Then history intervened, and Ledwinka left Nesseldorfer again, not because World War I had started, but because of management decisions about auto versus railcar production. He hired on in May 1916 at the new automobile division of Steyr in Austria to design various vehicles for that nation's army. (Ferdinand Porsche did likewise for Germany.) Ledwinka remained with Steyr at war's end, when nothing remained of the Austro-Hungarian Empire.
Nesseldorf was within the borders of newly drawn Czechoslovakia, and had a new non-German name, Koprivnice. Commercial and political tact also dictated a new name for Nesseldorfer Wagenfabrik. The choice was Tatra, after a high mountain range in the eastern part of the new country.
Tatra began where Nesseldorfer left off by resuming production of the Type U (which continued to 1925). But something new was clearly needed for a vastly changed post-Great War Europe: a simple, light, but sturdy economy car, born of advanced thinking. Hans Ledwinka had been outlining such a car since right after the war. It might have been a Steyr had that firm been willing to gamble on a small car, but it wasn't. Then too, Tatra had a new general manager in Leopold Pasching, who respected Ledwinka and wanted him back. Lured by the title of chief engineer and technical director, plus a more receptive climate in Koprivnice, Ledwinka returned once more in 1921. With him came the first Tatra. It premiered in 1923 as the T11.
Offered in popular period body styles, it looked orthodox, with a certain resemblance to contemporary Renaults, but was fairly radical otherwise. In front was the air-cooled flat-twin Ledwinka favored for simplicity and lightness, albeit a new long-stroke unit making 13 hp from 1036 cubic centimeters. The 104-inch-wheelbase chassis was even more innovative, having a stout longitudinal tube that made a literal "backbone" for carrying the gearbox and an equally novel all-independent suspension. The latter employed twin transverse leaf springs at each end, plus rear swing axles. Cleverly, Ledwinka eliminated the need for costly constant-velocity joints with a pair of crown-wheel gears that pivoted around a set of differential spur gears on each halfshaft. The one disadvantage was that the halfshafts helped locate the wheels (springs were shackled to the brake drums) and thus absorbed all drive torque, which didn't bode well for durability.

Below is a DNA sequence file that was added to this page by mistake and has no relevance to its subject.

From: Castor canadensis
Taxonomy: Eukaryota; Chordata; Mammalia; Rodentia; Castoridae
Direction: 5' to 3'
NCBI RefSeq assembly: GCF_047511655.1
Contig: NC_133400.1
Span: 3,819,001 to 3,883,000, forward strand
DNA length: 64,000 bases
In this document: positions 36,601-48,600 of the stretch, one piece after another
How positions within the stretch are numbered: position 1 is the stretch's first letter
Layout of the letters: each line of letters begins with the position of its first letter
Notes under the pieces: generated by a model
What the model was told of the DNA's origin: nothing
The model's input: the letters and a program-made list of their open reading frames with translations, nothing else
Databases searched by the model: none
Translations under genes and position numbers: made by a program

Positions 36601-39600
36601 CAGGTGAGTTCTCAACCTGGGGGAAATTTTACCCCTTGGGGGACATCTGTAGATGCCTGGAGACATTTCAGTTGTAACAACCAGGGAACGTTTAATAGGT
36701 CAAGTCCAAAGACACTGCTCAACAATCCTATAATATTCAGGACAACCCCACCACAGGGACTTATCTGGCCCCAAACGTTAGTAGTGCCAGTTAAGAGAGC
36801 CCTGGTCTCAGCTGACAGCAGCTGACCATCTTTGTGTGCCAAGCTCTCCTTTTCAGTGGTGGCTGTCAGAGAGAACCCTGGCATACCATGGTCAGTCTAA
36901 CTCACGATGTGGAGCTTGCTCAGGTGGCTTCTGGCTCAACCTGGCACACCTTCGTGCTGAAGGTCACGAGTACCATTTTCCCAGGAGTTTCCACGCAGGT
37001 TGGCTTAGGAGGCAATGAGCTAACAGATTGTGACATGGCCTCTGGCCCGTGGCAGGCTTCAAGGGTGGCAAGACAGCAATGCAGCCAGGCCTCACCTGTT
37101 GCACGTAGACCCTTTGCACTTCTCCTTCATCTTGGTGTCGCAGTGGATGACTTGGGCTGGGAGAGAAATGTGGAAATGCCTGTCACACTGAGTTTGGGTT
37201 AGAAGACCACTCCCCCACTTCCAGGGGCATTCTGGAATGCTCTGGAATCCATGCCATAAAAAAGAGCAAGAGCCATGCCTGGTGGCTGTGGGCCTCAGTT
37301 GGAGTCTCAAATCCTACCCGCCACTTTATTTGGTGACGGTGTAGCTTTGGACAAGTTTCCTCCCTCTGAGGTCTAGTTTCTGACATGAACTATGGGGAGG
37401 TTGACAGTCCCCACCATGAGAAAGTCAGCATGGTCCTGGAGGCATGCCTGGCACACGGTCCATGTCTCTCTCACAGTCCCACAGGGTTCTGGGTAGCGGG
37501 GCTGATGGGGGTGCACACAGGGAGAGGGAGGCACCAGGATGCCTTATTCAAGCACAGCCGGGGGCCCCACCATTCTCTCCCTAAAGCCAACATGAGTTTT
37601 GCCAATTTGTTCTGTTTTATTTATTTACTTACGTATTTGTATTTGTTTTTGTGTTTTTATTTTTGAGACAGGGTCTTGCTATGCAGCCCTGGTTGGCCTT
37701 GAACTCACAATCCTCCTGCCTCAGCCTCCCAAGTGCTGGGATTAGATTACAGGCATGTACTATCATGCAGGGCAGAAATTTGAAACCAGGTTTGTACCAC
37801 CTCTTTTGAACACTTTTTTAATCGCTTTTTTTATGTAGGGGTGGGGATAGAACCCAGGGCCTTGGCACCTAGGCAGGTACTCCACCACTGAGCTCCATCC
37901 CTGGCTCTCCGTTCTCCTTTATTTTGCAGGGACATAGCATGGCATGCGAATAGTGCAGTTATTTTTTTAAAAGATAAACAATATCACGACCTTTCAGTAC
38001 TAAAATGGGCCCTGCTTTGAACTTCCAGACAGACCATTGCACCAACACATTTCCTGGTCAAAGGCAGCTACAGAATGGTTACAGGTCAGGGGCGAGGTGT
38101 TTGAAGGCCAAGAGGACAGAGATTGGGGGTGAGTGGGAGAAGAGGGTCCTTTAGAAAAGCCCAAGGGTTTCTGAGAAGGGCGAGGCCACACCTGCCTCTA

But the T11 quickly silenced doubters (and there were plenty at first) with a skein of convincing competition performances in 1923-1924. More impressive still were its showings in two 1925 events. Despite little company experience in racing and with only young, non-professional drivers. T11s placed 1-2 in Sicily's Targa Florio road race; another Tatra outlasted 49 other survivors to win the equally gruelling Leningrad-Moscow-Tiflis-Moscow reliability trial. With all this, the T11 earned the affectionate nickname "Iron Dachshund" in Austria, and Tatra prospered all over.
Buoyed by such successes, Ledwinka quickly turned out a parade of new vehicles, including three cars in 1926 alone. Perhaps the most important was the T12, a T11 with four-wheel brakes and a slightly higher 50-mph top speed. It lasted through 1929 and about 25,000 examples. Next came a pair of four-cylinder evolutions, the 1.7-liter overhead-cam T30 and the 1.9-liter ohv T52. Also in 1926, Ledwinka issued a new six-cylinder water-cooled model, the T31. That gave way five years later to the T70 with 64 hp (versus 45) and standard hydraulic brakes. Last but not least was the imposing T80. Like the 70, it spanned a 149.6-inch wheelbase, but carried a massive 6.0-liter side-valve V-12 with 110 hp, good for 87 mph all out.
But the 80 would be the last water-cooled Tatra. With his professional star at its zenith, Ledwinka had no fear of focusing solely on air-cooled power by the early Thirties. Besides, liquid cooling was still too complex, costly, and unreliable to suit him. As for his backbone chassis and independent springing, they, too, were foregone conclusions for future Tatra cars and trucks.
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